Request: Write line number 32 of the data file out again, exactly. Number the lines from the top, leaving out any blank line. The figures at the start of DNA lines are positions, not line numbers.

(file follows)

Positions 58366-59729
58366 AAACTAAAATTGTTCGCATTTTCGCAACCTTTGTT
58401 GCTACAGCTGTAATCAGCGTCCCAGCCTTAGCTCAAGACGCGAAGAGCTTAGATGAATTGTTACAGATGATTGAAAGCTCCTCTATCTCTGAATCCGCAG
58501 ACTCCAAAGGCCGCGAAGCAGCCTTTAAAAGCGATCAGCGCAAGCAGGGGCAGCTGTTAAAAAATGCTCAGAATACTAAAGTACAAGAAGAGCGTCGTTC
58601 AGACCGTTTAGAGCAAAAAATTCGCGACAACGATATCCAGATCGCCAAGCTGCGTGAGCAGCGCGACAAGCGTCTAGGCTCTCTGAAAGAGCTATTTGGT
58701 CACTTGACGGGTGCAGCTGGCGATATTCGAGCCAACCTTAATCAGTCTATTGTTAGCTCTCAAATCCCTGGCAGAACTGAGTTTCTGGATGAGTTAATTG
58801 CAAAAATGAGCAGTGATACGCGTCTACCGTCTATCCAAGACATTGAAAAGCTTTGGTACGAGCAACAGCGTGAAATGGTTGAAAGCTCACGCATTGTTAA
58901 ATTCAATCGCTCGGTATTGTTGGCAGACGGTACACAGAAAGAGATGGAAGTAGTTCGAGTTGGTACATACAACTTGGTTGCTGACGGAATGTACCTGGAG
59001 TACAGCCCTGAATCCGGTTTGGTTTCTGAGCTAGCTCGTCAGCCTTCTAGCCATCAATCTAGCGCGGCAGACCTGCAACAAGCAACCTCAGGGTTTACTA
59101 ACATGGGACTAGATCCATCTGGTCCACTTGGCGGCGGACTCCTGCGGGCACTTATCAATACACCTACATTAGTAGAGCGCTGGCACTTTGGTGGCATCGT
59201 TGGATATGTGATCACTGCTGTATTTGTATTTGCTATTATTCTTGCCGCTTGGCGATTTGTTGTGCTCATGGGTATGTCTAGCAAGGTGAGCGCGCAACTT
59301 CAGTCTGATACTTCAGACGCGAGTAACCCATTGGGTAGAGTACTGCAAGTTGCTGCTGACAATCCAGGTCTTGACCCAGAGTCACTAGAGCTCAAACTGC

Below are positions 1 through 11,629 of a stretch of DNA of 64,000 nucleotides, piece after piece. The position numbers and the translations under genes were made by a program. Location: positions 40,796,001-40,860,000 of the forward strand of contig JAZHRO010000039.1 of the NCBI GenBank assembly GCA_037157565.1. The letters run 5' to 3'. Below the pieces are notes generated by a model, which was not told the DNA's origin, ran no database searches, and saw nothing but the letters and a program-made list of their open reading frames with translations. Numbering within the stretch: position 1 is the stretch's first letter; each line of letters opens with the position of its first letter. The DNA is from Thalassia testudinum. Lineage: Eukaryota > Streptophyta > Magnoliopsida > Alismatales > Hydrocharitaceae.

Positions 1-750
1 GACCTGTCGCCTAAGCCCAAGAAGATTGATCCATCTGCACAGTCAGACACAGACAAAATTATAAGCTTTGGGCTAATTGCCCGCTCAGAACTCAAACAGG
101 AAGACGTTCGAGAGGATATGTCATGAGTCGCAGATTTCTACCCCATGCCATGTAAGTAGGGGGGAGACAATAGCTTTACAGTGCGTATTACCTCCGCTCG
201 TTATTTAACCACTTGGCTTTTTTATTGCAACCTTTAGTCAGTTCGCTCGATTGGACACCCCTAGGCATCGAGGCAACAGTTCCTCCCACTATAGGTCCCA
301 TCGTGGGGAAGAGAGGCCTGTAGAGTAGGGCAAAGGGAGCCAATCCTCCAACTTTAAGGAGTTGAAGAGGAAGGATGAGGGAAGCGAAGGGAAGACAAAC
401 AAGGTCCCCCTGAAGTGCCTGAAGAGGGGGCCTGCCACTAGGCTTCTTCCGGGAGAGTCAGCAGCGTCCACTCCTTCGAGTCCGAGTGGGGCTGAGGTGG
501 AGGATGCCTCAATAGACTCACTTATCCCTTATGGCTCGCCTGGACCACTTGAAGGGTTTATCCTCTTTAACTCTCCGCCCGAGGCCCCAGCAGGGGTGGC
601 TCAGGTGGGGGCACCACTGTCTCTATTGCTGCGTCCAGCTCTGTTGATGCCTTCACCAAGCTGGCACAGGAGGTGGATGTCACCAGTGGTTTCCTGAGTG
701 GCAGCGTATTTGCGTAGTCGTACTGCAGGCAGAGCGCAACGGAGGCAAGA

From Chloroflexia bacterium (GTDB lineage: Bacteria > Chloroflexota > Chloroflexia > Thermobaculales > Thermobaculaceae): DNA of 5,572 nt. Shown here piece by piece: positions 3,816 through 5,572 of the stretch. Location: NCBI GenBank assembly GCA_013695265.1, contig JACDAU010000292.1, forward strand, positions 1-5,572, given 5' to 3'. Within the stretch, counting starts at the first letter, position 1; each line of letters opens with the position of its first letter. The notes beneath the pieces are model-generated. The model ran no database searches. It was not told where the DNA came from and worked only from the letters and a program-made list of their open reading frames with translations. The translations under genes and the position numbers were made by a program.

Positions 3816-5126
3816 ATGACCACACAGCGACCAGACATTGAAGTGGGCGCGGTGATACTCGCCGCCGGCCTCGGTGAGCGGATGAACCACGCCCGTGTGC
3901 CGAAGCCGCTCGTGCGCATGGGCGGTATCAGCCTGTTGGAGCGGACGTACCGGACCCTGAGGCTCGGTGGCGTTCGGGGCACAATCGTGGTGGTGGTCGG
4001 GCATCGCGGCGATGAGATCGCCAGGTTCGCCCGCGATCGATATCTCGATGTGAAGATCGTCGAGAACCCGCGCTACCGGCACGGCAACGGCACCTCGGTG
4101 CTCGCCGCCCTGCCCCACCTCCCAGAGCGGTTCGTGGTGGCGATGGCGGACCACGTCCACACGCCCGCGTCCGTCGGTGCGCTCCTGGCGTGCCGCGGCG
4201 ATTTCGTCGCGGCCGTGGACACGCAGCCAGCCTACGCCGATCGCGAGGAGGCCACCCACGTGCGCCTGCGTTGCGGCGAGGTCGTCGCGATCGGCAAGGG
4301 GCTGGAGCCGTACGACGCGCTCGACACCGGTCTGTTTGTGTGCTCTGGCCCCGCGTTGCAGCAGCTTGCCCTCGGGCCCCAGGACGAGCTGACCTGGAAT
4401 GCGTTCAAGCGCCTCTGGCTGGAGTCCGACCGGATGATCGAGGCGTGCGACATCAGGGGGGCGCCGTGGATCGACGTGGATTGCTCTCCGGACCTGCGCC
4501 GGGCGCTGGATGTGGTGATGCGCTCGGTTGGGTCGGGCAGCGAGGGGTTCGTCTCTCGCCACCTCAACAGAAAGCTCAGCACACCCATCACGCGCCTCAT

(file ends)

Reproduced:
4501 GGGCGCTGGATGTGGTGATGCGCTCGGTTGGGTCGGGCAGCGAGGGGTTCGTCTCTCGCCACCTCAACAGAAAGCTCAGCACACCCATCACGCGCCTCAT